BLACKWOOD is set to become a creative arts hub when a children’s literature festival launches later this year.

The festival will form part of Blackwood’s Velvet Coalmine event this September, and will coincide with the centenary of Roald Dahl’s birth.

In an official launch event at Blackwood Miners’ Institute last week, festival directors Iain Richards and Estelle Wilkinson addressed an audience of politicians, teachers and young poets about the its future.

Festival director Mr Richards, grew up in Blackwood and was thrilled at the “collective response and input into the nature of the event”.

“The overall point of Velvet Coalmine for me is about thinking of children’s literature as a fantastic way to generate creative thinking, imagination and develop entrepreneurial skills,” he said.

The official launch revealed exclusive plans for the festival, including an opening night dedicated to the Senghenydd Mining Memorial, Roald Dahl themed workshops and several guest writers.

The night included readings by children Kaylee-Beth Murphy, Naimh Easu, Noah Abraham and award-winning poet Clare Potter, alongside a speech from Islwyn’s MP Chris Evans.

Caerphilly county borough-based publisher Burst will also team up with Velvet Coalmine to produce a collection of poetry and stories sourced by children from the Blackwood area, it was revealed.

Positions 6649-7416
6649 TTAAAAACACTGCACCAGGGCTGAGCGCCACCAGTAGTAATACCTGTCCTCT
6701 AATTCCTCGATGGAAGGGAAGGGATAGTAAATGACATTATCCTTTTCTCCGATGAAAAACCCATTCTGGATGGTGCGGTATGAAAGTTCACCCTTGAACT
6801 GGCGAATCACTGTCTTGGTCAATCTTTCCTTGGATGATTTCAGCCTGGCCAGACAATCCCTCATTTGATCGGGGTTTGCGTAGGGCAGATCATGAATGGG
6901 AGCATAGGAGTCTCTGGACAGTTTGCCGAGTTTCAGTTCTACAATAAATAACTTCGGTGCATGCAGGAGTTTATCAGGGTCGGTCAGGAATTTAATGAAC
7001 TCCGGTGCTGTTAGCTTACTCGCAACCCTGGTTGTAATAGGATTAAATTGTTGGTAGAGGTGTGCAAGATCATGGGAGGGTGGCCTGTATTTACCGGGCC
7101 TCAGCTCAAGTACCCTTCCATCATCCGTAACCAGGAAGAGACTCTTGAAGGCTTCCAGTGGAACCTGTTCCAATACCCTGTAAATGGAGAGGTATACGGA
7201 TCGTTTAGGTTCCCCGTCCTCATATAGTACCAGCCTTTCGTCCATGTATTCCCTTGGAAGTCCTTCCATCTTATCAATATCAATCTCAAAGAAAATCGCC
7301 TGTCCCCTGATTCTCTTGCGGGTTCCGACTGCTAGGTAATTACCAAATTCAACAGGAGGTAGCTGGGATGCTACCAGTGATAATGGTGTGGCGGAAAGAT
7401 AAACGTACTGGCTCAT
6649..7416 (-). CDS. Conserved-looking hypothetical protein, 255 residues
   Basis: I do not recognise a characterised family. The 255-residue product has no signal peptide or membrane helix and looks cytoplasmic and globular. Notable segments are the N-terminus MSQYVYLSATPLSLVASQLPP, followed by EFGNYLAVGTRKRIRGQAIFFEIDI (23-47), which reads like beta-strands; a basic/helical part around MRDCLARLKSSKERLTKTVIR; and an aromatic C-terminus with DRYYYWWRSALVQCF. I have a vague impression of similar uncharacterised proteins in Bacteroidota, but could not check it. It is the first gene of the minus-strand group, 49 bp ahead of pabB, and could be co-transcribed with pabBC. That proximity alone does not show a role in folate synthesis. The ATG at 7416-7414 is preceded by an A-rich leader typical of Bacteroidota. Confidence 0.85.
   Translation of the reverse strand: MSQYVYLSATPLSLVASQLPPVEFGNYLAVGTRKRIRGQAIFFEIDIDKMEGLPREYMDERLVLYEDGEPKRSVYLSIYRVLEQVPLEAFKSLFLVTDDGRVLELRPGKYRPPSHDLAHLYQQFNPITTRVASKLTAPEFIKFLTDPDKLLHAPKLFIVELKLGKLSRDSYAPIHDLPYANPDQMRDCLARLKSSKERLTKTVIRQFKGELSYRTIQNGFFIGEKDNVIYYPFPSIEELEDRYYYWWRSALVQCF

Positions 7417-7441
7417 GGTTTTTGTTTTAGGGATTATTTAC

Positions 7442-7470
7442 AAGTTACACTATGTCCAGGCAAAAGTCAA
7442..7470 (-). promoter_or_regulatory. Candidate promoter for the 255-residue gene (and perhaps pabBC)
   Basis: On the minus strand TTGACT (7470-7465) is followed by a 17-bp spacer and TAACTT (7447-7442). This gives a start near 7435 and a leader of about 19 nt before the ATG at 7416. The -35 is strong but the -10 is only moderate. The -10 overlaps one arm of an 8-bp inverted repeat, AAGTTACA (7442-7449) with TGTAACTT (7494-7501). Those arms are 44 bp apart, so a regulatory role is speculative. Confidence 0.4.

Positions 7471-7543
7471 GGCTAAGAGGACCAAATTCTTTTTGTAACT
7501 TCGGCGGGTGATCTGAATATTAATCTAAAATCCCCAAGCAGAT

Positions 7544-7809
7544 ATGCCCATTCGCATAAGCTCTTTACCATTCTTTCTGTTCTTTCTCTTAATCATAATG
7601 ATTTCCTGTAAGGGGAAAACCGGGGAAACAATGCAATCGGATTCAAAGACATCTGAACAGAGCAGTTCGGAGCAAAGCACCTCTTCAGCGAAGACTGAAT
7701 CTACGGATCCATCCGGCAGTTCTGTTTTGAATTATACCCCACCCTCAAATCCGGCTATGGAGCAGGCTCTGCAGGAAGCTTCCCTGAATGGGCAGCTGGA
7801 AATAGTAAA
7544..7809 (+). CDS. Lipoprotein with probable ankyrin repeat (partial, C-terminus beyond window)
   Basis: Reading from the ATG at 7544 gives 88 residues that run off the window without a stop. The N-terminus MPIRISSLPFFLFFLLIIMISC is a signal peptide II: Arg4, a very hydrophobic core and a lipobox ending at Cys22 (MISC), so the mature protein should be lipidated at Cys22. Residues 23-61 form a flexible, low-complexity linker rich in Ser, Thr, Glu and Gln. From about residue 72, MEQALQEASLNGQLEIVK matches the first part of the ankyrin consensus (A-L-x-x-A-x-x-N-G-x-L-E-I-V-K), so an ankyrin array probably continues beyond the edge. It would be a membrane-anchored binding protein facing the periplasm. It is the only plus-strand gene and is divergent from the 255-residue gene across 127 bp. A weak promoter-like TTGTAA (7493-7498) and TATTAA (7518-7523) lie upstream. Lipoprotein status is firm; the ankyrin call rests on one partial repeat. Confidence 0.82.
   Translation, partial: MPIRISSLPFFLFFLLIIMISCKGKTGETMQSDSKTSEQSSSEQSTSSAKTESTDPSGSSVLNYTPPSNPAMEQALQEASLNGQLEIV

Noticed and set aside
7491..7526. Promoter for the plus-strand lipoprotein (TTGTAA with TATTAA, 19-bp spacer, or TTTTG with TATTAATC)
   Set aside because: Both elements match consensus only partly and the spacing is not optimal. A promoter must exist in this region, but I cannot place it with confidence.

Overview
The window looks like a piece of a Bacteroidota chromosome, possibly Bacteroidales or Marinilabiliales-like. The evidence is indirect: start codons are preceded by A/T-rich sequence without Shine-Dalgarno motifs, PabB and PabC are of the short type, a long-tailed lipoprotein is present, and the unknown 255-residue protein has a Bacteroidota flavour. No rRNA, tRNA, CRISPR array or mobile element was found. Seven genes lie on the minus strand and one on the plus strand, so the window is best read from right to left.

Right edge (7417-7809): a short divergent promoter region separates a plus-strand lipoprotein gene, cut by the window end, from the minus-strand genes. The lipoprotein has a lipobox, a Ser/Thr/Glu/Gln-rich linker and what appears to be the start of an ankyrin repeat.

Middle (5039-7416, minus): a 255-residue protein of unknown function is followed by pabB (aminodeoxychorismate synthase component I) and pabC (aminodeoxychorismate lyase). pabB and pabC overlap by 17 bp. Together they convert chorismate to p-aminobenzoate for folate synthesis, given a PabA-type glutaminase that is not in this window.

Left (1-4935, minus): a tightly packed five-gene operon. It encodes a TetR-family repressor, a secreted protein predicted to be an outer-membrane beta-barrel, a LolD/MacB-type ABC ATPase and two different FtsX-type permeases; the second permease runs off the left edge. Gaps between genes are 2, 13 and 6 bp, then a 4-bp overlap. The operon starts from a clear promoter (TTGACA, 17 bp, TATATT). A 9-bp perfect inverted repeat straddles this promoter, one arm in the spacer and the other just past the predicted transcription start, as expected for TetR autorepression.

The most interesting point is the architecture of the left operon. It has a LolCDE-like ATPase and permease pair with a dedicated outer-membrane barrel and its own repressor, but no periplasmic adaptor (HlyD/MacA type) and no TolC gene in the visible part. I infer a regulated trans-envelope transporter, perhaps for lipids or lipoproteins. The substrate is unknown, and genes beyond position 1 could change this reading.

Following an initial meeting at Blackwood Primary School in November, 2015, the organisers established partnerships with many primary schools, alongside a three-year funding pledge from Blackwood Town Council.

The winning entries will see their work published in Burst's Putrid Poems and Despicable Brutes, a Roald Dahl themed collection with cover illustrations by Quentin Blake.

Simone Greenwood, of Burst, said: “I think it’s going to be a real boost for the town and a boost to help children believe in themselves and their own creativity.”

The festival organisers outlined several ways for investors to get involved, from sponsorship opportunities for local businesses to trading festival writer fees for literature workshops in schools.

The mayor of Caerphilly, councillor Leon Gardiner, pledged to personally donate £100 to the festival on behalf of himself and his wife.

He said: “Since I have been a mayor the talent my wife and I have found in Caerphilly is unbelievable and they are looking for places to expand their minds.

“The more that is done in this area, the more our children will have a better future and a better look at life.”

Mr Evans MP, added: "I think the wonderful thing about this festival is that we can encourage children to write down their dreams and let their imagination run riot on the page.

“The thing that Iain knows is that it’s not just us but it’s the future generations and the things that the children in the audience write will be there for time immemorial.”

For more information, visit: